By Jim Owczarski Sports Editor Published Mar 24, 2015 at 1:02 PM Photography: David Bernacchi

You can argue Khris Davis’ world changed on July 31, 2014.

He had earned the starting left field job for the Milwaukee Brewers that spring, with the team moving former National League Most Valuable Player Ryan Braun to right field for him, only to see that four months out of Opening Day the team traded for a former Gold Glove left fielder in Gerardo Parra.

Was it an indictment on Davis? Or was it a move to protect the team in case Braun’s balky thumb acted up, or if Carlos Gomez’s legs and back began to wear? Maybe it was all of the above.

Whatever the case, Davis struggled mightily over the final two months of 2014, hitting just .216 over his final 45 games (35 starts) with five homeruns and 15 driven in.

His struggles weren’t singular. The entire team faltered down the stretch as the Brewers missed the playoffs.

It also raised questions as to whether Davis’ first turn as an every day player (he appeared in 56 games late in 2013) was just a growing pain, or indicative of larger shortcomings at the major league level.

But Davis, who turned 27 in December, feels 2015 can be different – especially coming out of spring training.

"You know what, looking back, when I took my AB’s in spring training, I didn’t find right field and I didn’t find my (swing) path that I needed to be on," he said when discussing his .238 batting average from March and April of last year.

"Once I found right field I became more in tune to myself. Early on, that slow start was just … just me trying to find that path. Hopefully next year I can find something that works early."

Indeed. After some small adjustments, Davis went on to hit .270 with 11 homers and 36 driven in May and June.

He managed that despite having to bring a hateful tweet to Major League Baseball’s attention in mid-May that resulted in an investigation by the league into the internet user.

Davis said it was one of the biggest lessons he took away from his first full year in the spotlight as a major leaguer.

"I heard some things that other players have been through – it is what it is," he said. "Everything is everything. But you don’t really see it until it hits you and it happens, like it happened to me with an incident on Twitter. It was just like, oh, dang … it’s crazy. Its indescribable really."

Davis is a thinker, but eccentric in some ways – at least a traditional baseball clubhouse setting. He isn’t shy when he talks about journaling or sharing dreams he has. And he’s aware that he’s playing a game for a living.

"I’m forever grateful," he said. "There wasn’t a day where I took (it) for granted. Every day I put this uniform on, like punching in. I’d rather definitely put on that uniform. Pretty grateful. I had a good time with all my teammates. They put up with me."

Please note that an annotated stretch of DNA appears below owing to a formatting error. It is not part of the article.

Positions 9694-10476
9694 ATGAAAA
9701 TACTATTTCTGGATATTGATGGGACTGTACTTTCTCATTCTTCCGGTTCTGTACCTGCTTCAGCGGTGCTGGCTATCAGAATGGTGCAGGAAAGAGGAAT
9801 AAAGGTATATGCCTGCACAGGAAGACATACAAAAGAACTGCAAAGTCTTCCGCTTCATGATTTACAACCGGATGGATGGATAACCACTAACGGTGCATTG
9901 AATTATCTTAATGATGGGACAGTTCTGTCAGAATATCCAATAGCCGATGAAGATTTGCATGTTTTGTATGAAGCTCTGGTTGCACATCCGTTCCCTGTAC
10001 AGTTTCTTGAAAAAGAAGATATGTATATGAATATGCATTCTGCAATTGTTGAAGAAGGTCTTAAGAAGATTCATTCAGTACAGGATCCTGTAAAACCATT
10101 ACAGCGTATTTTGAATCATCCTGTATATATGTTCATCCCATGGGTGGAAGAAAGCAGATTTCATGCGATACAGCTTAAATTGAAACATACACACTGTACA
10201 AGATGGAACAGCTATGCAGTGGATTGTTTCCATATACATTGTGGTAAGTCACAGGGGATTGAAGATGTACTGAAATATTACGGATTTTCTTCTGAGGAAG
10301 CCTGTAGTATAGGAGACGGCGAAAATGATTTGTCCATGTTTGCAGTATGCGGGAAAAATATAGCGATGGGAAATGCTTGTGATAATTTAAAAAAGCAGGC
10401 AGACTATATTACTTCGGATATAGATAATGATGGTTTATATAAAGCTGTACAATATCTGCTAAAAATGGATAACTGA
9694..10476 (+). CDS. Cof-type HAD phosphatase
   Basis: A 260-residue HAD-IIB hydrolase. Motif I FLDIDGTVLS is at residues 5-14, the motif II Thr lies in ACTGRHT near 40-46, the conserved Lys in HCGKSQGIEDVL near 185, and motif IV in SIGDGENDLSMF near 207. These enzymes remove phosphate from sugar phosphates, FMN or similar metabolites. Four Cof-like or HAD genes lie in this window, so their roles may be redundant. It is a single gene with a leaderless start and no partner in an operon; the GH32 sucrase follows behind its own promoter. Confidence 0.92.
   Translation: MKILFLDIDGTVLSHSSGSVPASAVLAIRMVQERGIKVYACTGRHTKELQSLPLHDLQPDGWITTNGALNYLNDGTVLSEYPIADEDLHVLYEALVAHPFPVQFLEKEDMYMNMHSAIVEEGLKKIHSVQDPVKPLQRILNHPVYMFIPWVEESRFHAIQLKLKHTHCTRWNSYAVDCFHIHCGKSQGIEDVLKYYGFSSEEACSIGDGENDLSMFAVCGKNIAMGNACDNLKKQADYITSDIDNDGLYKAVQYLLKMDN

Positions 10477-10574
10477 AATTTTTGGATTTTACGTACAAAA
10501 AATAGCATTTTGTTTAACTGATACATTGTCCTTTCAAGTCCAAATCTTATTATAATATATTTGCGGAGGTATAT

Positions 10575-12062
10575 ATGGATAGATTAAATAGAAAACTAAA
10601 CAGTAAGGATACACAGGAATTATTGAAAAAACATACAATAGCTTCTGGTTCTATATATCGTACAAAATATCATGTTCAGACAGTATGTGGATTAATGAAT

He laughed.

"Throwing the tennis ball around here and sh*t. It’s all about them, really."

One of them, second baseman Scooter Gennett, is a good friend and the two worked together in the offseason to strengthen Davis’ throwing arm with long toss sessions. And while Davis is looking to improve on his defense in 2015, he wasn’t about to go overboard on it.

"It’s an inside fight between myself because I feel like I don’t want to lose something by trying to gain something else," he said. "Me and Scooter playing long toss for arm strength. And then just do what I do hitting. Love that. I mean, I’m just going to get better. I’m not going to reinvent anything but just hopefully stay on the right path."

That path, for him, included some cage work but hitting in the open air on diamonds as well. He acknowledges that the raw numbers – 22 homers, 69 RBI in 501 at bats – were OK, but it wasn’t a complete effort in his book.

"I have to go through that place to get to where I’m going," he said. "It was a good year but, I wish I could change things and be in a different circumstance – created more of a different circumstance…"

He paused, and corrected himself.

"Or, f— the circumstance," he said. "The opportunity was there. But, I just didn’t get it done. I had more rough stretches than a good one."

Which makes his goals for 2015 pretty easy to set.

"Just get better and help this ball club win next year," he said. "Because I definitely know I can do that. I can change a game with my swing. That’s what I’m here to do and I know that."

Jim Owczarski is an award-winning sports journalist and comes to Milwaukee by way of the Chicago Sun-Times Media Network.

A three-year Wisconsin resident who has considered Milwaukee a second home for the better part of seven years, he brings to the market experience covering nearly all major and college sports.

To this point in his career, he has been awarded six national Associated Press Sports Editors awards for investigative reporting, feature writing, breaking news and projects. He is also a four-time nominee for the prestigious Peter J. Lisagor Awards for Exemplary Journalism, presented by the Chicago Headline Club, and is a two-time winner for Best Sports Story. He has also won numerous other Illinois Press Association, Illinois Associated Press and Northern Illinois Newspaper Association awards.

Jim's career started in earnest as a North Central College (Naperville, Ill.) senior in 2002 when he received a Richter Fellowship to cover the Chicago White Sox in spring training. He was hired by the Naperville Sun in 2003 and moved on to the Aurora Beacon News in 2007 before joining

In that time, he has covered the events, news and personalities that make up the PGA Tour, LPGA Tour, Major League Baseball, the National Football League, the National Hockey League, NCAA football, baseball and men's and women's basketball as well as boxing, mixed martial arts and various U.S. Olympic teams.

Golf aficionados who venture into Illinois have also read Jim in GOLF Chicago Magazine as well as the Chicago District Golfer and Illinois Golfer magazines.